There is no rapture in the book of Revelation. The church not taken out of the world and the earth destroyed. Instead, God comes down to dwell on earth. The church is in the world. This is a new heaven and a new earth because the older separation between heaven as the dwelling place of God and the earth as the dwelling place of human beings is transcended by God’s redemptive work in history. Now the earth becomes the dwelling place of God. There is no need for temple because God’s presence is no longer localized in a place but is pervasive (v. 22). There is no need for sun or moon because the glory of God is everywhere. Nations and kings continue to exist in the world, but now they conduct their work in the light of God’s glory (vv. 23-24). The gates of the city will never be shut because there is no longer any enmity or threat (v. 25).

I must confess that this picture of the end is much more appealing and hopeful than rapture theology can ever be. Rapture does not fit with the spirit of the Bible. The picture I get from the Bible is that God in the end will bring his kingdom fully and completely to earth. Affirming a fervent hope that some day Christ will return and the kingdom of God will be fully realized in the world ought to energize God’s people to work toward that end, or as 2 Peter puts it,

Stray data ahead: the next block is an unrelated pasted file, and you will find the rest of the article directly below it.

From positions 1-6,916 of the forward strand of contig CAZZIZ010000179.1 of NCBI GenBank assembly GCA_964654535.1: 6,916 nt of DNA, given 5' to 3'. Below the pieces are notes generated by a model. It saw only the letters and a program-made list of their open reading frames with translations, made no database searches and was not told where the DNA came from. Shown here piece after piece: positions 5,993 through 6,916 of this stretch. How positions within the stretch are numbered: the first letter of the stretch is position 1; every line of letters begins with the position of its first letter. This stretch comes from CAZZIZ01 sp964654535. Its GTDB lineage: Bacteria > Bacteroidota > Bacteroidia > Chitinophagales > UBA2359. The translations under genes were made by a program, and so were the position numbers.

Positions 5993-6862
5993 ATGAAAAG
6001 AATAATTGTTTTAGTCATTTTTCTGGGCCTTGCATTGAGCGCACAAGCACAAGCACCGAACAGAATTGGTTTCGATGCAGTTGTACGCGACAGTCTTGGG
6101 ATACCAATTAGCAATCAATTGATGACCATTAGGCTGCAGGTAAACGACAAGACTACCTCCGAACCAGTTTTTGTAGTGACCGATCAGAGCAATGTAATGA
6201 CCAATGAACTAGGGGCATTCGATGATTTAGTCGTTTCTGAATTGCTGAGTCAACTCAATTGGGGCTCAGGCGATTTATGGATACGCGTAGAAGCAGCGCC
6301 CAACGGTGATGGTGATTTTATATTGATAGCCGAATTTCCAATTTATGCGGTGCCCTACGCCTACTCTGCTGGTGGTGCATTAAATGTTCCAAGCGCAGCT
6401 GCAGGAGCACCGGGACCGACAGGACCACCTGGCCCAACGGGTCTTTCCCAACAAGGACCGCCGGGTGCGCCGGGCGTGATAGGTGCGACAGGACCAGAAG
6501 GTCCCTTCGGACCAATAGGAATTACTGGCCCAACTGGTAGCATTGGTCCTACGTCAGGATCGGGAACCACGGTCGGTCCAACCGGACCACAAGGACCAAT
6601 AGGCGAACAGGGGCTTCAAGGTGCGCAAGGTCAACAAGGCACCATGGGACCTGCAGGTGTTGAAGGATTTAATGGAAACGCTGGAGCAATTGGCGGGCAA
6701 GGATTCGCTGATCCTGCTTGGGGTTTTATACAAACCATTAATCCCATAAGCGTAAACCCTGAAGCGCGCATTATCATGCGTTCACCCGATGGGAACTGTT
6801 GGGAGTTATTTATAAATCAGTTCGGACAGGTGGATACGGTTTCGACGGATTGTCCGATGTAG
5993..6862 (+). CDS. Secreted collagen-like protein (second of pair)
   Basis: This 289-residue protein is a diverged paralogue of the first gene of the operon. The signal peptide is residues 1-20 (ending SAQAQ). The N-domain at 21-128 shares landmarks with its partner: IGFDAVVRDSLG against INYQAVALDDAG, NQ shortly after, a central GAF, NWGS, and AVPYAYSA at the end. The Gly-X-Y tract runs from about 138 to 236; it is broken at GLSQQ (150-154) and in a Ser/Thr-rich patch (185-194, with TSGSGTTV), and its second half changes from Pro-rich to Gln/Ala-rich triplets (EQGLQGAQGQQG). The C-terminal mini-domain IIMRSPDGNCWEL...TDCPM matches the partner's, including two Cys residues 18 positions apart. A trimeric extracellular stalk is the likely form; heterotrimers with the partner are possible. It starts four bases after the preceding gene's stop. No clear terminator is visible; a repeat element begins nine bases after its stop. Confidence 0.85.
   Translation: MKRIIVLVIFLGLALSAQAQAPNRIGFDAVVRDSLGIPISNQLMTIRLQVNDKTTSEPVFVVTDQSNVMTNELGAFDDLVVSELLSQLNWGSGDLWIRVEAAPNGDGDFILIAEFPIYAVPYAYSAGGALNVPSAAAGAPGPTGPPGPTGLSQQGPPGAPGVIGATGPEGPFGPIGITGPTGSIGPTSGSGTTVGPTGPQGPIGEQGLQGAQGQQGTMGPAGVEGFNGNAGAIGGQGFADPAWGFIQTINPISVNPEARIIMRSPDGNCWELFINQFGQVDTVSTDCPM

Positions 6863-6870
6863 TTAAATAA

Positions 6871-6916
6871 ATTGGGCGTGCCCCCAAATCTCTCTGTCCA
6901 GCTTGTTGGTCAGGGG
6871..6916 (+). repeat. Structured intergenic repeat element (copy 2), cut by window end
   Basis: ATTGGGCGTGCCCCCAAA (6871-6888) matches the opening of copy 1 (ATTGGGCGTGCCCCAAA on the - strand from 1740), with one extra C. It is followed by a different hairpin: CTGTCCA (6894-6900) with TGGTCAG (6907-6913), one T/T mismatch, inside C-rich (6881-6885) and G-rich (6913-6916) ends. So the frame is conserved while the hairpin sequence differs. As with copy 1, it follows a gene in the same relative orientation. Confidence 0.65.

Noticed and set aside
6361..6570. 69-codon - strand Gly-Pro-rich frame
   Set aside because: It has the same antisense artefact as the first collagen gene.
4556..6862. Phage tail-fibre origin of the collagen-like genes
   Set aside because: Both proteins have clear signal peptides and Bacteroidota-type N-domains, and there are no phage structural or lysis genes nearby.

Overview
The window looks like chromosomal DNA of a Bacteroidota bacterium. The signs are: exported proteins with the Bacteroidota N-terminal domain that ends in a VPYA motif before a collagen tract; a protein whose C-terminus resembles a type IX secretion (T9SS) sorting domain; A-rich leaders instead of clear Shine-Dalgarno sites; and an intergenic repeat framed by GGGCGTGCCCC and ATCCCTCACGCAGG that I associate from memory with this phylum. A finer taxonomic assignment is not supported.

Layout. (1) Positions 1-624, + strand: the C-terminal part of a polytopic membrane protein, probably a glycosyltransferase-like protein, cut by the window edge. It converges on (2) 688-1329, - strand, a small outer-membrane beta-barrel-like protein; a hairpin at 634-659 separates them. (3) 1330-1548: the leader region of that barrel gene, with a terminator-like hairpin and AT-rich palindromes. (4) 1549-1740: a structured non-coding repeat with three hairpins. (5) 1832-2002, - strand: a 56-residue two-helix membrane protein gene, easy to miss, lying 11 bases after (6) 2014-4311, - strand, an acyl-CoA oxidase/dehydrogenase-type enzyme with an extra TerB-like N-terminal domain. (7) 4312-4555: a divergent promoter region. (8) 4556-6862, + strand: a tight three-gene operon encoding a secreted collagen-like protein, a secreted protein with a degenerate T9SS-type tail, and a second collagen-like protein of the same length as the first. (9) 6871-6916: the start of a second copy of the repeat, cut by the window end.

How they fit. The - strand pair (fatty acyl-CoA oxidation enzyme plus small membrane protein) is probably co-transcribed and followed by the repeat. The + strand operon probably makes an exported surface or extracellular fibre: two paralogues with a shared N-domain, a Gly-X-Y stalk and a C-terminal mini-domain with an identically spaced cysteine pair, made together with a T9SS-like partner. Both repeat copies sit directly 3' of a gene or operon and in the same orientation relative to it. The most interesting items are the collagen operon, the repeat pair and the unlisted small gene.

"What sort of persons ought you to be in leading lives of holiness and godliness, waiting for and hastening the coming of the day of God… Therefore, beloved, while you are waiting for these things, strive to be found by him at peace, without spot or blemish; and regard the patience of our Lord as salvation" (3:11-15).

When writers and preachers make such a big fuss about the Second Coming and the end of the world, they are forgetting something much more important. They are in effect minimizing the First Coming. In a real sense the world ended some two thousand years ago in Jesus. Something decisive happened for humanity and for our relationship with God in the life, death and resurrection of Christ. The New Testament is much more concerned with what it means to be crucified with Christ than with being glorified when he comes again.

For Further Reading:

On the History of Millenarian and Adventist Movements:

An excellent overview of these movements is in The Encyclopedia of Apocalypticism (ed. John Collins, Bernard McGinn, and Stephen Stein; 3 vols; New York: Continuum, 1998). A brief treatment of the subject is in The Second Coming: A Wesleyan Approach to the Doctrine of Last Things (ed. H. Ray Dunning; Kansas City: Beacon Hill Press, 1995).

On the Rapture:

For further reading and study along these lines one can profitably consult Robert Jewett’s book, Jesus Against the Rapture (Philadelphia: Westminster, 1979).

-Jirair Tashjian, Copyright © 2013, Jirair Tashjian and